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Margaret Holtman remembers her father always giving her the same advice, regardless whether it was in sports, job interviews or just everyday life.

“Tell them who you are and where you got it from,” she said via phone Wednesday evening. “And that was essentially telling everyone that we were representatives of our family and that we needed to be very proud of that because he was very proud of not just who he was but of who we were too.”

To those who knew him, Kent Booher was a distinct individual, a family man and a friendly soul, his oldest daughter noted.

“I just remember many times going out to dinner with him, and he’d rib the waitress or make jokes with the person behind the cash register,” Holtman said. “And that’s why everyone in Kokomo knew him so well because he lived in this community for probably 25 years. He has just made an impression on people.”

And that’s what makes the events of Friday, Aug. 9, so tragic.

A local businessman and community volunteer, Booher was killed during a crash involving his motorcycle and another vehicle, according to an accident report issued on Wednesday by the Kokomo Police Department.

According to the report, Booher and his 14-year-old son were traveling eastbound on Alto Road on a 2013 Honda motorcycle, when a 2012 Chevrolet Cruze driven by Dylan Coston, 27, Kokomo, turned the opposite direction out of the Junk 'N Java parking lot in front of Booher.

Coston told police he did not see Booher as he made the turn, the report stated, and Booher ended up braking before eventually laying his motorcycle down. Booher and his son were then thrown from the motorcycle, and both were taken to Community Howard Regional Health.

It was there that Booher succumbed to his injuries, the report noted, while his son was treated for non-life threatening injuries. Booher's son's current condition was not addressed in the report.

Coston was given a breathalyzer on scene, and reports indicated he had a .000 blood alcohol content at the time of the incident. Per standard procedures, he also supplied a blood draw, and police ended up citing Coston for failing to yield the right of way.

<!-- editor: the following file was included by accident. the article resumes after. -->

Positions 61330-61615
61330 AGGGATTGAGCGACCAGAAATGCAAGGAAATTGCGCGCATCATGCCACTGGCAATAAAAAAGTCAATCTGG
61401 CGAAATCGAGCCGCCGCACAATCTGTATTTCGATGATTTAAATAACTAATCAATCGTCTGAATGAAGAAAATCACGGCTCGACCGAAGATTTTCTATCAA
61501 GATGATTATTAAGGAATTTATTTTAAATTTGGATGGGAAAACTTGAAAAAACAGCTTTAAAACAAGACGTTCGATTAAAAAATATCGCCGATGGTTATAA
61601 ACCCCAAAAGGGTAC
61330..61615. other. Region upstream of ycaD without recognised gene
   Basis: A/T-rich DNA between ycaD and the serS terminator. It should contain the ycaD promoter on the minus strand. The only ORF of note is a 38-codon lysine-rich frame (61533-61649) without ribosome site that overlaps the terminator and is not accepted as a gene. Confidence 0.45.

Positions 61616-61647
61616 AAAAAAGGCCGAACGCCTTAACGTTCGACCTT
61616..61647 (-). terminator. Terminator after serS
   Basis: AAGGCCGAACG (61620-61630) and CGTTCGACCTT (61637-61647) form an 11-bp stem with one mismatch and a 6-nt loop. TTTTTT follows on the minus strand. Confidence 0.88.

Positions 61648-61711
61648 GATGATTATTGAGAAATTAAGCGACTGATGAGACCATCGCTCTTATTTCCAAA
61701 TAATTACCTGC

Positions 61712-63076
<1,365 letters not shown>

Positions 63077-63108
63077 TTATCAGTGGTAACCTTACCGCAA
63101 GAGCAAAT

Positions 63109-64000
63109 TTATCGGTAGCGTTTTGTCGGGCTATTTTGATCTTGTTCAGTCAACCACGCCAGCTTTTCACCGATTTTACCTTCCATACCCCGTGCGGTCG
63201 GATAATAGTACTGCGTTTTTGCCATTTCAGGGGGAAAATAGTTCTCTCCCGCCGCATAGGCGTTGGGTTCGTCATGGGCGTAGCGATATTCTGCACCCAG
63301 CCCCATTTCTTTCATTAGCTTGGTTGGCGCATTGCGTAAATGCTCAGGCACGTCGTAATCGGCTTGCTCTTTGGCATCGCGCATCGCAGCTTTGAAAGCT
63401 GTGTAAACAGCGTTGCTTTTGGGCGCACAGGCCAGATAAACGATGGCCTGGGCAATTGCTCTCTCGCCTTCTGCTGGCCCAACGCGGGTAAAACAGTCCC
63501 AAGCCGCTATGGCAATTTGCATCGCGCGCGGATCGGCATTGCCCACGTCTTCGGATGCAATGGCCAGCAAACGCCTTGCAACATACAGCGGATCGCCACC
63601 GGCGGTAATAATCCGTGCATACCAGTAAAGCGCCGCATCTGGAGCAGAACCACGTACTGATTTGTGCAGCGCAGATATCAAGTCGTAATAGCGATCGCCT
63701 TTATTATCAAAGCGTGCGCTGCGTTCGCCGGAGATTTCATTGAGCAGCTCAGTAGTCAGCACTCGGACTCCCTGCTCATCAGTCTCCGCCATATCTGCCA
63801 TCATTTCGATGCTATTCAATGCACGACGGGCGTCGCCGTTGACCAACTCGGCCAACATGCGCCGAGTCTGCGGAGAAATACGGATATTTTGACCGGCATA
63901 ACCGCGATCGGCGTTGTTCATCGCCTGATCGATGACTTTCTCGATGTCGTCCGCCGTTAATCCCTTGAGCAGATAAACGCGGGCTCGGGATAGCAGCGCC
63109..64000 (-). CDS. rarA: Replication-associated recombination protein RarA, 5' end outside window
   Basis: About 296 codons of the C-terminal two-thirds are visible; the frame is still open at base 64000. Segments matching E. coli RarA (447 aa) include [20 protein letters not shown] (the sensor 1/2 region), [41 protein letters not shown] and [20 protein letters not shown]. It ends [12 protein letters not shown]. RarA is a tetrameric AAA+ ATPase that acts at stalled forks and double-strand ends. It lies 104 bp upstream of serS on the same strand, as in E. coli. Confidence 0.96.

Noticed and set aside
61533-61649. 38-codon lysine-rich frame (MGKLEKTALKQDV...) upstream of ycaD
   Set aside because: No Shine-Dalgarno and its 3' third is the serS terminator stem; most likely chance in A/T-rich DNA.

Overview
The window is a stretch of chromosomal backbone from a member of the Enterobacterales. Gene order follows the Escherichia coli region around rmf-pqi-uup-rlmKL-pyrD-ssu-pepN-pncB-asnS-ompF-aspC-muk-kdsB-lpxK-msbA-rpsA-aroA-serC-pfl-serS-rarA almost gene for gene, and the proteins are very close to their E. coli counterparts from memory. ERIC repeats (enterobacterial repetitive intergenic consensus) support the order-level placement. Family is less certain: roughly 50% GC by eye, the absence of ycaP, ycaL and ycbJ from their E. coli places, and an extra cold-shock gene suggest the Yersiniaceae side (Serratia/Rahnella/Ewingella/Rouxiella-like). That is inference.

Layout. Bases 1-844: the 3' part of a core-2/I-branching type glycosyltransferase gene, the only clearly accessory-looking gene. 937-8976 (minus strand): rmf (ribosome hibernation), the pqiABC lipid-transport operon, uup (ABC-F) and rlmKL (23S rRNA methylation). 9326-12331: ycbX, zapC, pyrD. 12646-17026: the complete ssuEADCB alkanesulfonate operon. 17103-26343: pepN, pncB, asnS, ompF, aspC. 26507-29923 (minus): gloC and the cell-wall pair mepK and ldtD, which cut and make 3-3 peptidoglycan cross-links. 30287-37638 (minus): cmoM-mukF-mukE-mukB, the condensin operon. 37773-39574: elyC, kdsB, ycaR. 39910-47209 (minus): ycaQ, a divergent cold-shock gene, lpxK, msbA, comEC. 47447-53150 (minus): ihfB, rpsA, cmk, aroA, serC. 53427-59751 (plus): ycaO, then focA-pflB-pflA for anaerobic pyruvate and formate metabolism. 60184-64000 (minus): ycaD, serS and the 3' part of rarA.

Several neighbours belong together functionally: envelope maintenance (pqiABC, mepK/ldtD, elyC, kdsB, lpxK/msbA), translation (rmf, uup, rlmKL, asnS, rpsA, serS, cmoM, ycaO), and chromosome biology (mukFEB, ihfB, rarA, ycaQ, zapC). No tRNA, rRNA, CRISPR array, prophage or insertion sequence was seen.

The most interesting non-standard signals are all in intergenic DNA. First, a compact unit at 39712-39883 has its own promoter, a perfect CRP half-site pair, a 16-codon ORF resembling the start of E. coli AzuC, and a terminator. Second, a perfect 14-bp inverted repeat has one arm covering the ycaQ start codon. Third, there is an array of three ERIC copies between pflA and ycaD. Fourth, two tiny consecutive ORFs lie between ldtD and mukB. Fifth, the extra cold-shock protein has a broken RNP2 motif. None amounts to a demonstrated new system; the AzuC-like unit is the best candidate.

Booher was the founder and president of KB Backflow Inc., a small plumbing company in the 1400 block of South Main Street. According to his obituary, he was also a veteran of the United States Air Force and enjoyed fishing and the outdoors.

But it was his family that Booher was most proud of, Holtman said. And those times Booher wasn’t with his family, he was making a positive impact in the Howard County community.

“He spent the last 23 years working with people through Kokomo’s Alcoholics Anonymous and really just impacting and changing people’s lives,” she said. “It was something very important to him, and he really poured into people in that regard.”

For the past several years, Booher was also a head coach in the volleyball program at Northwestern School Corporation, a role that Athletic Director Dan Armstrong said Booher relished.

“He was a very giving person to kids,” Armstrong said of Booher. “He would work in season and out of season with the kids. He never worried whether he was getting paid or not getting paid. He just wanted to give back. And he loved the sport of volleyball too. He was always just a giving person and really just an unbelievable individual.”

Booher was also set to begin a new middle school volleyball coaching position with the Kokomo School Corporation this fall, Armstrong noted.

“He had talked to me the day he passed away,” Armstrong said. “He said he was getting ready to come back to coach at Kokomo, and he was thrilled at being able to get back to coaching. He wanted me to know that if he called, would I give him a good recommendation. I said, ‘Why wouldn’t I?’ So when I saw it [the news of Booher’s death], I thought it couldn’t be him because I had just talked to him. It’s just a real tragedy.”

Gone but definitely not forgotten, Holtman noted, when referring to her father.

“I want people to know I suppose that he [Booher] was exactly who he said he was,” Holtman said. “When he was smiling at you or telling you to have a good day, when he said those things, he meant it. He truly cared about the people in his life. He loved the people in his community. I just want people to know that he was genuine, and I hope they remember him as fondly as he remembered all of them.”

Booher is survived by his four children and two grandchildren.

A memorial service will be noon Saturday, Aug. 17, at Shirley & Stout Funeral Home & Crematory, 1315 W. Lincoln Road. Visitation is from 10 a.m. until the time of services Saturday at the funeral home.

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